FOR IMMEDIATE RELEASE
(Lansing, Mich.) — Michigan Catholic Conference is applauding a settlement agreement filed in federal court today that allows faith-based adoption and foster care providers to continue to operate according to their religious mission. The settlement agreement between St. Vincent Catholic Charities and the state of Michigan protects conscience rights in the provision of child placement and, as such, helps to ensure religious foster care and adoption agencies will continue to serve Michigan children and families of varying religious, ethnic, and socio-economic backgrounds.
“We are grateful that a law signed in 2015 with bipartisan support to uphold conscience rights will continue to benefit Michigan’s most vulnerable children who are served by a network of faith-based child placement agencies,” said David Maluchnik, Michigan Catholic Conference Vice President for Communications. “Despite a coordinated and high-profile ‘sue and settle’ strategy that sought to find the 2015 law unconstitutional, Michigan’s child placement policy now enjoys federal legal protections that solidifies and strengthens the right of religious agencies to assist a range of children and families in search of permanent homes.”
Michigan Catholic Conference began to advocate for legislation in 2011 that codified into state law decades of effective collaboration between the State of Michigan and religious providers to move children from the state’s foster care system into permanent homes with families. Faith-based placement agencies such as Catholic Charities operate according to their religious teaching and are staffed and administered by individuals who carry their faith into their daily lives to care for the vulnerable and to serve others. This “freedom to serve” regrettably has been targeted in recent years as some organizations and elected officials have sought to litigate religious agencies out of the public square.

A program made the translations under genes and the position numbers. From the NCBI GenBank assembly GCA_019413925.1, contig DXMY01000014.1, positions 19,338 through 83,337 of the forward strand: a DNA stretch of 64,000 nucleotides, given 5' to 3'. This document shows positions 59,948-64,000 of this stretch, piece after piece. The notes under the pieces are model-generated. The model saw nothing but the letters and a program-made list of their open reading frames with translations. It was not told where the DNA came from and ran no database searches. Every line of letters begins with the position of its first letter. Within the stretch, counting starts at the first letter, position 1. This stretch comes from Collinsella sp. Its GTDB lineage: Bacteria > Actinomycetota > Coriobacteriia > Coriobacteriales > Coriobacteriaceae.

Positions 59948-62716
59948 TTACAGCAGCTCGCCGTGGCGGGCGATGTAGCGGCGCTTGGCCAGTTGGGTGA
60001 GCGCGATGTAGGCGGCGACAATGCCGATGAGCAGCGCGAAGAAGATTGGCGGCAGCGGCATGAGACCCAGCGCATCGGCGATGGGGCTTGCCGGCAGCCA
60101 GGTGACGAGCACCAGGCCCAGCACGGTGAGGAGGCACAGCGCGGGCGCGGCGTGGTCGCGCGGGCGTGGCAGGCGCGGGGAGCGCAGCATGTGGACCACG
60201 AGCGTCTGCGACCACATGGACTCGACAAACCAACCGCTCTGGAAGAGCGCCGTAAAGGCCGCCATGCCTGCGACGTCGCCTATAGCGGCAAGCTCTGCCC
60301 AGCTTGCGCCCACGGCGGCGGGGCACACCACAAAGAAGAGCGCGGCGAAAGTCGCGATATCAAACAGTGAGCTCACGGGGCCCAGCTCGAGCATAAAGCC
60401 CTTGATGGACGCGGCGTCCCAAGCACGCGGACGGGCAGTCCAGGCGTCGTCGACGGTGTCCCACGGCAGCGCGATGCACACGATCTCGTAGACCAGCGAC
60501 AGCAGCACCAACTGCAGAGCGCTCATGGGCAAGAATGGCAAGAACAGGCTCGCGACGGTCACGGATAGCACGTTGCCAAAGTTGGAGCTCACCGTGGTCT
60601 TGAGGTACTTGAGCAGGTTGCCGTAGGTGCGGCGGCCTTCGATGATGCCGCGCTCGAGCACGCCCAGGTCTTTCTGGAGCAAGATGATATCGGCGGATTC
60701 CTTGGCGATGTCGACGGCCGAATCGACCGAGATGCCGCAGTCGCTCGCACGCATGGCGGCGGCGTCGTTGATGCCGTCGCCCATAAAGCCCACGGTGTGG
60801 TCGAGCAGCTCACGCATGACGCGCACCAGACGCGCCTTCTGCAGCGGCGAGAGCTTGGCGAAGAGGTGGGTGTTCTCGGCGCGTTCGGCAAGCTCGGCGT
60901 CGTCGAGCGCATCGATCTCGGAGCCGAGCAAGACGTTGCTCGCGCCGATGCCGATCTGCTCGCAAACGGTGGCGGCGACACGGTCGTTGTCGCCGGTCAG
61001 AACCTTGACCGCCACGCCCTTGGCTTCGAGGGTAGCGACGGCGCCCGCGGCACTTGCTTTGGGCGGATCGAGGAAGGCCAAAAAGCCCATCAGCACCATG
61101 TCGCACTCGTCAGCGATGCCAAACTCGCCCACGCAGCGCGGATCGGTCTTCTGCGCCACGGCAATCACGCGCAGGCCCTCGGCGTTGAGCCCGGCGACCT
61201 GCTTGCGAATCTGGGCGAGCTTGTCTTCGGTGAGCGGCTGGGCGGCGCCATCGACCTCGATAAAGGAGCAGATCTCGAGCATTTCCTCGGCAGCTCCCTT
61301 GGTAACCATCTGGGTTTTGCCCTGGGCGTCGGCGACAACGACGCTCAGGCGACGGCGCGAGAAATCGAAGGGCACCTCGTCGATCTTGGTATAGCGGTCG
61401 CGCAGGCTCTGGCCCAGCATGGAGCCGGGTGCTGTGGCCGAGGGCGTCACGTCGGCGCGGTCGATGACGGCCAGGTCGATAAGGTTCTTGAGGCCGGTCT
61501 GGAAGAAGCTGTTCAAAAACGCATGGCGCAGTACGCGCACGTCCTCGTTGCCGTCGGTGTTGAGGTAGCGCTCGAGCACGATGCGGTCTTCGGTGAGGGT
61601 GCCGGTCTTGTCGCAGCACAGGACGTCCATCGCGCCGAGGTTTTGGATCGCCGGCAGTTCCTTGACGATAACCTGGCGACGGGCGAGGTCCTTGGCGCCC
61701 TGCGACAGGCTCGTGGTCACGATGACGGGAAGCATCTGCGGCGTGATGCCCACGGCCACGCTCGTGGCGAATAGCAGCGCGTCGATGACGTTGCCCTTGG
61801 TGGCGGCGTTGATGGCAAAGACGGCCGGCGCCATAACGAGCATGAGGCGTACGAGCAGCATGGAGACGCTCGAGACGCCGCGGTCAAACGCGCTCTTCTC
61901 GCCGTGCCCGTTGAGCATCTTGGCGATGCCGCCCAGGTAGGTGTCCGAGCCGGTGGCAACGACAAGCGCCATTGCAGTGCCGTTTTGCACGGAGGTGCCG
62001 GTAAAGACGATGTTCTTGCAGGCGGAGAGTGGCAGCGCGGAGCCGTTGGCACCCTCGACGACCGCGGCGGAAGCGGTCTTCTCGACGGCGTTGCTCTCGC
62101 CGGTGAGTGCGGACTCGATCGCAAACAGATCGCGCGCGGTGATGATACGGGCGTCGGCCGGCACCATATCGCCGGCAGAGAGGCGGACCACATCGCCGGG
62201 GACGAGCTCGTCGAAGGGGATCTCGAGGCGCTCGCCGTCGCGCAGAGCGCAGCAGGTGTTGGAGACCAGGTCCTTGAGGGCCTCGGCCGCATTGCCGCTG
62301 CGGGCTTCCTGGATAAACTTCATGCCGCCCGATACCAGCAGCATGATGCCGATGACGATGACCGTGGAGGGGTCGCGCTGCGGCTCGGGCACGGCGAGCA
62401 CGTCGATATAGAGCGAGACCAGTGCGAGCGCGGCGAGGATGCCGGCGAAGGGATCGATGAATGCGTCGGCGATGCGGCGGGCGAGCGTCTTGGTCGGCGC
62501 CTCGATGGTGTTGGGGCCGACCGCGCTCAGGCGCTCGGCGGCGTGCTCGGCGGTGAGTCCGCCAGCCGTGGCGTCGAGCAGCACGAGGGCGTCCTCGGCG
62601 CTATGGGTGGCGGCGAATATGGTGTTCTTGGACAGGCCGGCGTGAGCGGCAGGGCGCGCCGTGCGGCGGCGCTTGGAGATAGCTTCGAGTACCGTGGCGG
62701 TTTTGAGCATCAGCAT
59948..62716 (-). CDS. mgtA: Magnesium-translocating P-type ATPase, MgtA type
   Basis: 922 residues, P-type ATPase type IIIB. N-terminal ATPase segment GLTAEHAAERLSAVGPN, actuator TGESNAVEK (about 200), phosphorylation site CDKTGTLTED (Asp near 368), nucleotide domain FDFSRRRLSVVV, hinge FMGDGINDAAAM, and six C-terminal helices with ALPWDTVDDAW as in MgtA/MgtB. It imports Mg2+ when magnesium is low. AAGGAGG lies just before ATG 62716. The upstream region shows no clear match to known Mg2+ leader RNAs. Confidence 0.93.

“The settlement agreement announced today provides affirmation that society, families and children are well served by dedicated and highly competent religious organizations and individuals that provide services to the general public, especially vulnerable persons and those who are suffering,” Maluchnik said. “We believe this agreement advances the common good, benefits Michigan’s vulnerable children, and upholds the constitutional right to religious liberty that is a cornerstone of our state and nation.”
According to the terms of the settlement agreement: “MDHHS shall not take any action against St. Vincent’s CPA license or terminate or not renew the contracts because St. Vincent does not:
- certify or approve a same-sex or unmarried couple as a foster parent or adoptive parent, or
- conduct a home evaluation for a same-sex or unmarried couple, or
- place a foster child with a same-sex or unmarried couple for foster care or adoption.”
Michigan Catholic Conference is the official public policy voice of the Catholic Church in this state.
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